Confessions of a researchaholic

June 23, 2023

“hate sucks” t-shirt

Filed under: Real — liyiwei @ 9:29 pm

Saw someone wearing a t-shirt with text “hate sucks”, whose meaning depends on which word is the verb/noun.
My immediate interpretation was “pain is temporary, suck is forever” (with “hate” the verb, “sucks” the noun) but then realized it probably meant the other way around.

June 21, 2023

Harmonious colors from 4 rubber bands

Filed under: Imaginary,Real — liyiwei @ 9:37 am

I found these 4 rubber bands on the kitchen counter and was intrigued by their coincidental harmonious colors, which I experimented with in these drawings.

June 20, 2023

Friendly encounter with a Rouen duck

Filed under: Real — liyiwei @ 10:26 am
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I almost stepped on this duck while walking on a trail, and saw it close by after hearing its quack sound.

June 16, 2023

Closed hookah lounge

Filed under: Imaginary,Real — liyiwei @ 10:20 pm

Passing through this hookah lounge on a Thursday late afternoon and found it permanently closed, so I reanimated its prior activities via motion graphics over the doorframe paintings.


Filed under: Real — liyiwei @ 2:48 pm

I was trying to rename a bitbucket repo that I created a long time ago via an alternative account, but just could not recall the email address associated it (which would be required to login to that alternative account).
After some digging I finally found the old .edu email address for that account, and recalled that the reason at the time was that I needed that to be able to add unlimited number of collaborators to all these repos.

June 15, 2023

Journal AE versus paper committee

Filed under: Real — liyiwei @ 3:45 pm

After serving as an associate editor (AE) for a few journals (e.g., ToG, CGF, TVCG) and paper committee members for a few conferences/journals (e.g., SIGGRAPH, SIGGRAPH Asia, Eurographics), here is my personal take on the similarities and differences between the two roles.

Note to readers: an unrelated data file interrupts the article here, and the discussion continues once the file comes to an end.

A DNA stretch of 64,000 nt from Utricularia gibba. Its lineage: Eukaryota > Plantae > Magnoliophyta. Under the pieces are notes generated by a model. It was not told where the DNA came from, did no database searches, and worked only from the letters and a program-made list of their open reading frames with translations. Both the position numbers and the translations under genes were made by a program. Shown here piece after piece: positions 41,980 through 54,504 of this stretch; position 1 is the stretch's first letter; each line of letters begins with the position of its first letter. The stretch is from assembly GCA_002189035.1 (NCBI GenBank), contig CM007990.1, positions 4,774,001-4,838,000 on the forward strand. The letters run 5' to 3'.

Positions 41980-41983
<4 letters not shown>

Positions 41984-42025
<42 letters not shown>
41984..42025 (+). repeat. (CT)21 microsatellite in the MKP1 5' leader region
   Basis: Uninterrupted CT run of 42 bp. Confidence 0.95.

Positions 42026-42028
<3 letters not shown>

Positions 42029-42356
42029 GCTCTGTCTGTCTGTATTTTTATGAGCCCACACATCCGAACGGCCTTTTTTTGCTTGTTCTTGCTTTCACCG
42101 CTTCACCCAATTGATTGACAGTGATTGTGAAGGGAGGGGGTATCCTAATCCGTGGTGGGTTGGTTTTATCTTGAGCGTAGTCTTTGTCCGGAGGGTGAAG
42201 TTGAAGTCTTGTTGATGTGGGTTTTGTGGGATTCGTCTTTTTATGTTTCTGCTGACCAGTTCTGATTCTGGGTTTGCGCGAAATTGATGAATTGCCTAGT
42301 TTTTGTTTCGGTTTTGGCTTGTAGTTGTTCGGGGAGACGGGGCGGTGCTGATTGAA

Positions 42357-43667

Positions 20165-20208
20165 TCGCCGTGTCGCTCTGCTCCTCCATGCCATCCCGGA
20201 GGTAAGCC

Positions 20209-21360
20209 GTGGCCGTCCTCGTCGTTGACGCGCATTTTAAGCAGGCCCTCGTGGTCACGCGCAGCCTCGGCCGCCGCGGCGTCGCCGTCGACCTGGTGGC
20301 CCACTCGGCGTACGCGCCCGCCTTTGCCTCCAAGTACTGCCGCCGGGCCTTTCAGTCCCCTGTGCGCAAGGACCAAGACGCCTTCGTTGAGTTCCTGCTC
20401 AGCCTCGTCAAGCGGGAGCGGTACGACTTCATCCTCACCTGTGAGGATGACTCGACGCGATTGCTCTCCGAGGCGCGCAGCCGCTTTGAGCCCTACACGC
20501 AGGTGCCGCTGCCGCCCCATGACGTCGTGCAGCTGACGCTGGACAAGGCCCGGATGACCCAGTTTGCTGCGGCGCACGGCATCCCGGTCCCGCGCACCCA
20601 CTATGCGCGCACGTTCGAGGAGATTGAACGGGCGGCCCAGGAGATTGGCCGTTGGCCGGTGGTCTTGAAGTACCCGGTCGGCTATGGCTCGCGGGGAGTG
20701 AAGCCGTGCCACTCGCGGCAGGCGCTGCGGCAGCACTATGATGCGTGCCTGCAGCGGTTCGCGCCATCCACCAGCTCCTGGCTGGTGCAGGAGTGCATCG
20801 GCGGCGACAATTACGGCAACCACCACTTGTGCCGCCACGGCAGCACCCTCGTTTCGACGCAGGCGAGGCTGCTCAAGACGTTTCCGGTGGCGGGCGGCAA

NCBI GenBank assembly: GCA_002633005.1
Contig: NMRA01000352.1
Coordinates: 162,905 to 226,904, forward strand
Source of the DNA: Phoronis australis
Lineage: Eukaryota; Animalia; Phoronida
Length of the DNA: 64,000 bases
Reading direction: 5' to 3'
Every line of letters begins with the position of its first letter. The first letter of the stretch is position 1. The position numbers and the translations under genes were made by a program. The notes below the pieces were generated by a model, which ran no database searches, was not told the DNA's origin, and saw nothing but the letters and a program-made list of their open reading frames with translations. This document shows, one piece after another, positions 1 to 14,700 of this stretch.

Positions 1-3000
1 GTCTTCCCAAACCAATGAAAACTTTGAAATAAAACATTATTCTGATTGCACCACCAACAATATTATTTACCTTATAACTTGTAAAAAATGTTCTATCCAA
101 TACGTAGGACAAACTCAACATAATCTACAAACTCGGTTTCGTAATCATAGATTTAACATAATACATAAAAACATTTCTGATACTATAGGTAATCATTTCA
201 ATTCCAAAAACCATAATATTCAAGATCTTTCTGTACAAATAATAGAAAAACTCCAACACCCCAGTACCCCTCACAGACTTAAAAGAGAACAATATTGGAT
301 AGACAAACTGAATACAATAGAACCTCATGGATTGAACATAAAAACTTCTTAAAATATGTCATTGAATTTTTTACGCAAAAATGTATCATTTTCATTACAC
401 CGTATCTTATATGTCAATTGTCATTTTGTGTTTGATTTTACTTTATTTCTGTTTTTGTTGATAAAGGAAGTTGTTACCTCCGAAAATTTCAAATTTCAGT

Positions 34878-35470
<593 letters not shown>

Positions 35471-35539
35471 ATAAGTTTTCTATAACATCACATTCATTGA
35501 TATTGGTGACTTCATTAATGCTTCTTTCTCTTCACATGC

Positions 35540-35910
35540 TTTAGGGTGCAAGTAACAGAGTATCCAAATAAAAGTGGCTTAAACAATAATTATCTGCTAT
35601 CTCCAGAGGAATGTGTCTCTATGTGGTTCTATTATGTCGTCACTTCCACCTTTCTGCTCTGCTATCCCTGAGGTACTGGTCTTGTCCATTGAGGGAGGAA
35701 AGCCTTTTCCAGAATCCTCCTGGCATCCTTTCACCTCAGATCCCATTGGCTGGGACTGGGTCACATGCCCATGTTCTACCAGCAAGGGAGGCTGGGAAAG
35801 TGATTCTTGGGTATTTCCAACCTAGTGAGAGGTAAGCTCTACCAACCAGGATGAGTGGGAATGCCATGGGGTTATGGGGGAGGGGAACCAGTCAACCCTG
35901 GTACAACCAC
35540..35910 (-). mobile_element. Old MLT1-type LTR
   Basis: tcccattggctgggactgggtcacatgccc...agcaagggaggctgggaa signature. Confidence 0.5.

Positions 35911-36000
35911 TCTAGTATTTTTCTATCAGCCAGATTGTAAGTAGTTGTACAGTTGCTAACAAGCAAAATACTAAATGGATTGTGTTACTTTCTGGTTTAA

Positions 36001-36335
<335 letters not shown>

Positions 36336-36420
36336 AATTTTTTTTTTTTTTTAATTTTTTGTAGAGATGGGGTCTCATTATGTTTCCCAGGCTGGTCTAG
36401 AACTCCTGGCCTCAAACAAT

Similarities: a main (and probably the most important) task for both is to recruit and manage reviewers.

Differences: an AE does not have to read the papers (even though I read every single one so far just to make sure my final recommendation is sound) and can decide the final recommendation without consulting other AEs, while a paper committee member has to read all the papers and present the recommendations in a committee meeting before the final decisions can be made.

June 12, 2023

Tire marks

Filed under: Real — liyiwei @ 10:10 pm
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I saw some tire marks over a newly sealed road surface, and tried to draw them via custom brush (multi-color eye-drop) in Adobe Fresco.

How to invite reviewers

Filed under: Real — liyiwei @ 10:46 am
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Are you a paper committee paper or journal associate editor (AE) who want to increase the likelihood of reviewers responding positively to your invitations?
Here are some tips based on my own experience:

Instead of a machine-generated generic email, craft a custom message telling the candidate reviewer why you think they are a good fit for the paper, such as their background respect to the topic or specific components of the paper.
You should have this information already when deciding to invite that particular reviewer.

Add some personal greetings such as if the reviewer has a recent job change or life event, a new paper, or someone you both know, which could be found on their social media or personal website.
Do so particularly if you know the reviewer (or someone close to them like their collaborator/advisor) personally.

If you already read the paper, provide some estimation of the time commitment required for reviewing the paper, e.g., “I think it will take you about 2 hours to review this paper”.

If you have accepted review requests from that reviewer in the past, mention this as well as a hint of reciprocity.
This is another reason to accept review requests if you have the bandwidth.

June 10, 2023

Primitive emotion and advanced technology

Filed under: Imaginary,Real — liyiwei @ 3:14 pm
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“We have Paleolithic emotions, medieval institutions and godlike technology.” – Edward O. Wilson

Natural human evolution might not be fast enough for our primitive emotions to catch up with our advanced technology, and I predict pretty soon we will use technology to accelerate our evolution, e.g., by using AI to augment our intelligence and CRISPR to edit our genes.

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